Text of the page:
Taylor Swift’s reputation may be at the centre of all the celebrity tabloids, but don’t let that distract you from Taylor Swift: the artist. Her level of fame seems to dramatically increase year after year, but her focus has always been on the music. It’s time for the world to view her as the songwriter she was born to be. As an eleven-year-old country girl from Pennsylvania, she just wanted to write love songs and share them with the world. Now over a decade later, she continues to break records and mend broken hearts by consistently reinventing her catalogue.

October and November for Taylor Swift fans are the gifts that keep on giving – all six album anniversaries just happen to coincide during these months, almost like clockwork. There’s likely a variety of reasons Taylor sticks to this pattern of a fall album release – because she’s obsessed with fall (duh), or because it works in great with the Grammys eligibility cutoff date, or maybe because of a summer tour schedule? Likely a combo of all three. Her first album, self-titled Taylor Swift was released on October 24, 2006. Since then every two consecutive years Taylor has released an album (except for the three years she took between 1989 and reputation). We were blessed with Fearless on November 11, 2008, Speak Now on October 25, 2010, Red on October 22, 2012, and 1989 on October 27, 2014. Taylor broke her cycle and took an extra year before the release of reputation on November 10, 2017, to focus on her personal life. She thanks the crowd during her reputation Stadium Tour for “being here when I got back from that break.” If she returns to the two-year tradition, we may have a new album in October of 2019… But in the meantime, let’s celebrate these anniversaries by looking back at her road to reputation.

Listening to only Taylor’s singles is a disservice to yourself – she is one of only a few true “album artists” where every song from start to finish needs to be devoured in its entirety. Here are some quick numbers… 6 studio albums, 115 tracks, 49 singles, 44 music videos, 19 American Music Awards, 10 Grammys and 2 cats. With that said, there is absolutely no way I can order her songs in any kind of list (it’s so excruciating evening thinking about trying to narrow down a top ten that I’m breaking into a cold sweat). However, let’s take a look back at the highlights of her extensive body of work – a combo of absolute bangers, fan faves, best commercial success and a stroke of lyrical genius.

Let’s start with the song that everybody and their dog knows. This song is so iconic that I guarantee if aliens are real, they are streaming it right now from Mars. ‘Love Story’, the lead single from her second studio album Fearless and the song that propelled her into superstardom.

‘Love Story’ was one of the first songs I ever heard from Taylor, which is only fitting because it was a love story at first listen. The breakthrough crossover single turned ten years old this year… feel old yet? The song puts a spotlight on a modern-day Romeo and Juliet – but instead of ending in tragedy, she “gave them the ending that they deserve.” With a melody that continuously builds to the beat of your heart and polished lyrics detailing a tale of true romance, ‘Love Story’ certainly lives up to its title. There’s a reason Taylor continues to add this song to all of her tour setlists, and it’s because every single person knows ALL of the words – including the chaperone dads! The banjo intro (OMG) and the sudden key change are so powerful that even her fake country accent is quaking.

‘All Too Well’ is the song that fans have been requesting Taylor to play since the first time they heard THAT bridge. From “dancing in the refrigerator light” to a stolen scarf, this ballad is full of deep cuts – showcasing her storytelling ability at a level we have never quite seen it. Taylor’s impeccable detail from “plaid-shirt days” to feeling like “a crumpled up piece of paper” describes a heartbreaking narrative, one which had to be cut down from eight verses to just three. Sometimes I put on her 2014 Grammys performance just to cry to the lyric “you tell me about your past, thinking your future was me” and the fact that she played it purely at her fans request. In just 5 minutes and 29 seconds, Taylor takes you on a journey through a tumultuous relationship that leaves her trying to find her old self again, as well as trying to find… her scarf. (Can she also find the ten-minute version while she’s at it?!)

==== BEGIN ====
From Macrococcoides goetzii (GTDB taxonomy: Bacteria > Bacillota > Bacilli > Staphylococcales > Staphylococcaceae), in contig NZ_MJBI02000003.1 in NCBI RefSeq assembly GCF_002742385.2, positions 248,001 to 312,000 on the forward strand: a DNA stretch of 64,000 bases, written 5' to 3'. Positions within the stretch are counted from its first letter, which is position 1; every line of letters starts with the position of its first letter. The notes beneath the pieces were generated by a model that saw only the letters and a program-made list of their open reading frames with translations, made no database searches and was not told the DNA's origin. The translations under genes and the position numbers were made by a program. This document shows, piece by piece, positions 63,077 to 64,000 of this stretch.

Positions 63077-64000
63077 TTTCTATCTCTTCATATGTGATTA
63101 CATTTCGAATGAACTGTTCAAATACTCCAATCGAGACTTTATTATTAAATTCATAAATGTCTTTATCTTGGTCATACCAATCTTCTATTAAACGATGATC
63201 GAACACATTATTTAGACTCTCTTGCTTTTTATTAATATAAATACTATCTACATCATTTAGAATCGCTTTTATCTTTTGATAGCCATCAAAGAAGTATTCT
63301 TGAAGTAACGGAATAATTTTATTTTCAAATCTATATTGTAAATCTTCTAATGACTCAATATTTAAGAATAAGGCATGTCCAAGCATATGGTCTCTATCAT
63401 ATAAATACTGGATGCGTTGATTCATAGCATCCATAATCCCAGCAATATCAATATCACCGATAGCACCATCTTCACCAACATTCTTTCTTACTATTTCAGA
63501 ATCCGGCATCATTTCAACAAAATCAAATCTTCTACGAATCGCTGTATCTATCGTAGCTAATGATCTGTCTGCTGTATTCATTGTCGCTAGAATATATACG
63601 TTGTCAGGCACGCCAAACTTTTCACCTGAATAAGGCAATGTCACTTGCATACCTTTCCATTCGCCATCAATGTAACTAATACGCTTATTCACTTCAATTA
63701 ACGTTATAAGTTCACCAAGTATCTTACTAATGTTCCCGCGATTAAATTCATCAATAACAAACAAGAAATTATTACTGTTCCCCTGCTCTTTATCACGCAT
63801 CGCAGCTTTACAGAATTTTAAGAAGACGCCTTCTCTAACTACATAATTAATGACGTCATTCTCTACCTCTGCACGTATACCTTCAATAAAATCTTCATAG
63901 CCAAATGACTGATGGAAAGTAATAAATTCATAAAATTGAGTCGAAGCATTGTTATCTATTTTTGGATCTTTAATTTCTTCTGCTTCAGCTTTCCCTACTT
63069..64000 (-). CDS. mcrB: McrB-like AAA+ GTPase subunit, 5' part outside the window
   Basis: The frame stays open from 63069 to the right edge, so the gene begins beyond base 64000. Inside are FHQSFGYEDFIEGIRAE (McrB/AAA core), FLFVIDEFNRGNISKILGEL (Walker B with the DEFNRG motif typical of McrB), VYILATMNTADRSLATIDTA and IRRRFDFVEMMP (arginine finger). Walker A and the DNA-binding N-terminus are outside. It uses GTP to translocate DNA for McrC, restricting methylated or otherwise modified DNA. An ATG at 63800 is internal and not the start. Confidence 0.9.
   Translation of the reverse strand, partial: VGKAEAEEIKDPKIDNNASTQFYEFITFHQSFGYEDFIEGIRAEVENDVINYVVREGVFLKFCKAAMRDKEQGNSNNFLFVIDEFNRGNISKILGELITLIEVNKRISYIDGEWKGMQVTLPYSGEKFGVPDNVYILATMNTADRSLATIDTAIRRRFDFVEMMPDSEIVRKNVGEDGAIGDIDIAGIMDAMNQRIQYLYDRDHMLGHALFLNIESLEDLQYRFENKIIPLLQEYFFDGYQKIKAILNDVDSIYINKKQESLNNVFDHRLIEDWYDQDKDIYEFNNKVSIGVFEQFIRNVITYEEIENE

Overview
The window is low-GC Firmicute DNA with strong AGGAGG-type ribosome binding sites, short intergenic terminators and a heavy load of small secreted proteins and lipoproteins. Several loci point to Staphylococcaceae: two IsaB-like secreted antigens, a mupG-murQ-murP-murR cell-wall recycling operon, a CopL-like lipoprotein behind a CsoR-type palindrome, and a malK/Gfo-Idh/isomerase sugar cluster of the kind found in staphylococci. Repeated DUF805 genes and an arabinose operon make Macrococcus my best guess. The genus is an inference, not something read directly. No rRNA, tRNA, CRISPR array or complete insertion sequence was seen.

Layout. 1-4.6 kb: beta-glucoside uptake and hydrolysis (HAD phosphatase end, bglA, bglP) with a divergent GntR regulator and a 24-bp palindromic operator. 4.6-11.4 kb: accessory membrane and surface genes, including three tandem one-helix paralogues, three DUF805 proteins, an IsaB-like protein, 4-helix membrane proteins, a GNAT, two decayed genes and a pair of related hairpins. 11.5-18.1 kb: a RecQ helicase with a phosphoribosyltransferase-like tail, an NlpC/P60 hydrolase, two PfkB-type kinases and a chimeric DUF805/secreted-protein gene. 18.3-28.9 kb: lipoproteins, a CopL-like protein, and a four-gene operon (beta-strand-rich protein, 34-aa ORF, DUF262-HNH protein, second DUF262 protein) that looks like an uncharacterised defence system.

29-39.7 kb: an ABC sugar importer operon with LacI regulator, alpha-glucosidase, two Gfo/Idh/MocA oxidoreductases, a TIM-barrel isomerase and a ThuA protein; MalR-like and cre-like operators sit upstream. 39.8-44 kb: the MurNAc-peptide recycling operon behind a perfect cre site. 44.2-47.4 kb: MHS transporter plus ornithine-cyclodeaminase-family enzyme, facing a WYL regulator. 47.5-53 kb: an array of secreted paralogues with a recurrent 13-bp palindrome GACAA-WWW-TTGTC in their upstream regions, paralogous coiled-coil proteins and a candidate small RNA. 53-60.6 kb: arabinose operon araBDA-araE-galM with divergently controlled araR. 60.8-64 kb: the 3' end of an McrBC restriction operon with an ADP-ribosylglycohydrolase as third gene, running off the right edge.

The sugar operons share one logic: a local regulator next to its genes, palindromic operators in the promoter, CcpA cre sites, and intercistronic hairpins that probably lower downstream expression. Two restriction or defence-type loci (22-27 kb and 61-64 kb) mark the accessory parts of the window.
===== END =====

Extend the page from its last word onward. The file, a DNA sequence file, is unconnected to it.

I wouldn’t be able to sleep at night if I didn’t mention the best thing Taylor has ever done – the ethereal ‘Wildest Dreams/Enchanted’ mashup from the 1989 World Tour. Sometimes it pops up as a soundtrack in my dreams. The subtle piano pauses as she switches between songs until the momentum builds so much you find yourself on the floor with the Ticketmaster app open having just bought tickets to another show. If anyone knows how to do a mashup well, it’s Taylor. For all of you who haven’t yet seen her reputation Stadium Tour, you’re in for a treat, or two…


Taylor wrote ‘Our Song’ for her ninth-grade talent show and I feel incredibly bad for all of the other contestants who thought they even stood a chance. It was only last minute that she decided to put it on her debut album and this was one of the best decisions she ever made. Just twenty minutes was all it took for sixteen-year-old Taylor to write her first ever song to reach #1 on the Billboard Hot Country Songs chart, as well as cementing her as the youngest sole writer and singer of a #1 country song. ‘Our Song’ ends with the lyrics “play it again” and I will be doing exactly that.



This isn’t the only record Taylor has broken… Seriously, we would be here all day if I were to list them all. However, these are the ones that define just how massive her level of success is. Taylor is the youngest act in history to ever win the Grammy for “Album Of The Year” as well as being the first female artist to win this prestigious award twice. Having won over 300+ awards in her career, her album Fearless is the most awarded country album of all time and 1989 is the most awarded pop album – proving that she can dominate any genre. She is the only artist in history to have four albums sell over a million copies in their debut week – thanks to Taylor, CD buying is not quite yet obsolete. For all of those self-proclaimed Taylor haters out there behind a keyboard, y’all still seem to be listening to her music. Her reputation Stadium Tour has just become the highest grossing North American tour of all time for a female artist as well as shattering multiple attendance records. So if I were you, I would make sure I’m in one of those crowds.